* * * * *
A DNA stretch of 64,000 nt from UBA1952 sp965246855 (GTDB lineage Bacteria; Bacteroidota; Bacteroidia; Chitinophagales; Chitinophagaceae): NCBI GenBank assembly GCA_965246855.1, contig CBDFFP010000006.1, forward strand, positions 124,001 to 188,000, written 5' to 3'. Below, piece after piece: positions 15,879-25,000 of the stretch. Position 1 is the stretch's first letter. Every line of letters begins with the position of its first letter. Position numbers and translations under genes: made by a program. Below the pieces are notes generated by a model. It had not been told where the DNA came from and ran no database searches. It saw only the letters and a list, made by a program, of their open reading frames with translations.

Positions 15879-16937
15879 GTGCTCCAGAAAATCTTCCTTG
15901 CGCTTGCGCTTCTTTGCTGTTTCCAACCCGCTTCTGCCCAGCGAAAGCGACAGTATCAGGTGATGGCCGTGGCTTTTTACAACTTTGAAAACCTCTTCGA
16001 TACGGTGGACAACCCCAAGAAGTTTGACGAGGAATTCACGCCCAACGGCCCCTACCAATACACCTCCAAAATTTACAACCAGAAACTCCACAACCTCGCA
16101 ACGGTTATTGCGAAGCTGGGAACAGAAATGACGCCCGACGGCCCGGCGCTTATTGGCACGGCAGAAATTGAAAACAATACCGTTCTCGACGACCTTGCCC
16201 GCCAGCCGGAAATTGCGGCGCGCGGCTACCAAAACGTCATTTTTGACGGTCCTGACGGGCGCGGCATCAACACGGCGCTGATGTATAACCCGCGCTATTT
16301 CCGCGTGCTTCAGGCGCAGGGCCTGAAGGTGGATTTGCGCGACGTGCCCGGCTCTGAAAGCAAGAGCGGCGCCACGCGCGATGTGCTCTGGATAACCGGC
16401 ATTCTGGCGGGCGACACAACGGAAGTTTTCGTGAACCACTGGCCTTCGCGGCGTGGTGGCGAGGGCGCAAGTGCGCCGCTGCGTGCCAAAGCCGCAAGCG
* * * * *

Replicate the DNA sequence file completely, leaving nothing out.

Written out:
A DNA stretch of 64,000 nt from UBA1952 sp965246855 (GTDB lineage Bacteria; Bacteroidota; Bacteroidia; Chitinophagales; Chitinophagaceae): NCBI GenBank assembly GCA_965246855.1, contig CBDFFP010000006.1, forward strand, positions 124,001 to 188,000, written 5' to 3'. Below, piece after piece: positions 15,879-25,000 of the stretch. Position 1 is the stretch's first letter. Every line of letters begins with the position of its first letter. Position numbers and translations under genes: made by a program. Below the pieces are notes generated by a model. It had not been told where the DNA came from and ran no database searches. It saw only the letters and a list, made by a program, of their open reading frames with translations.

Positions 15879-16937
15879 GTGCTCCAGAAAATCTTCCTTG
15901 CGCTTGCGCTTCTTTGCTGTTTCCAACCCGCTTCTGCCCAGCGAAAGCGACAGTATCAGGTGATGGCCGTGGCTTTTTACAACTTTGAAAACCTCTTCGA
16001 TACGGTGGACAACCCCAAGAAGTTTGACGAGGAATTCACGCCCAACGGCCCCTACCAATACACCTCCAAAATTTACAACCAGAAACTCCACAACCTCGCA
16101 ACGGTTATTGCGAAGCTGGGAACAGAAATGACGCCCGACGGCCCGGCGCTTATTGGCACGGCAGAAATTGAAAACAATACCGTTCTCGACGACCTTGCCC
16201 GCCAGCCGGAAATTGCGGCGCGCGGCTACCAAAACGTCATTTTTGACGGTCCTGACGGGCGCGGCATCAACACGGCGCTGATGTATAACCCGCGCTATTT
16301 CCGCGTGCTTCAGGCGCAGGGCCTGAAGGTGGATTTGCGCGACGTGCCCGGCTCTGAAAGCAAGAGCGGCGCCACGCGCGATGTGCTCTGGATAACCGGC
16401 ATTCTGGCGGGCGACACAACGGAAGTTTTCGTGAACCACTGGCCTTCGCGGCGTGGTGGCGAGGGCGCAAGTGCGCCGCTGCGTGCCAAAGCCGCAAGCG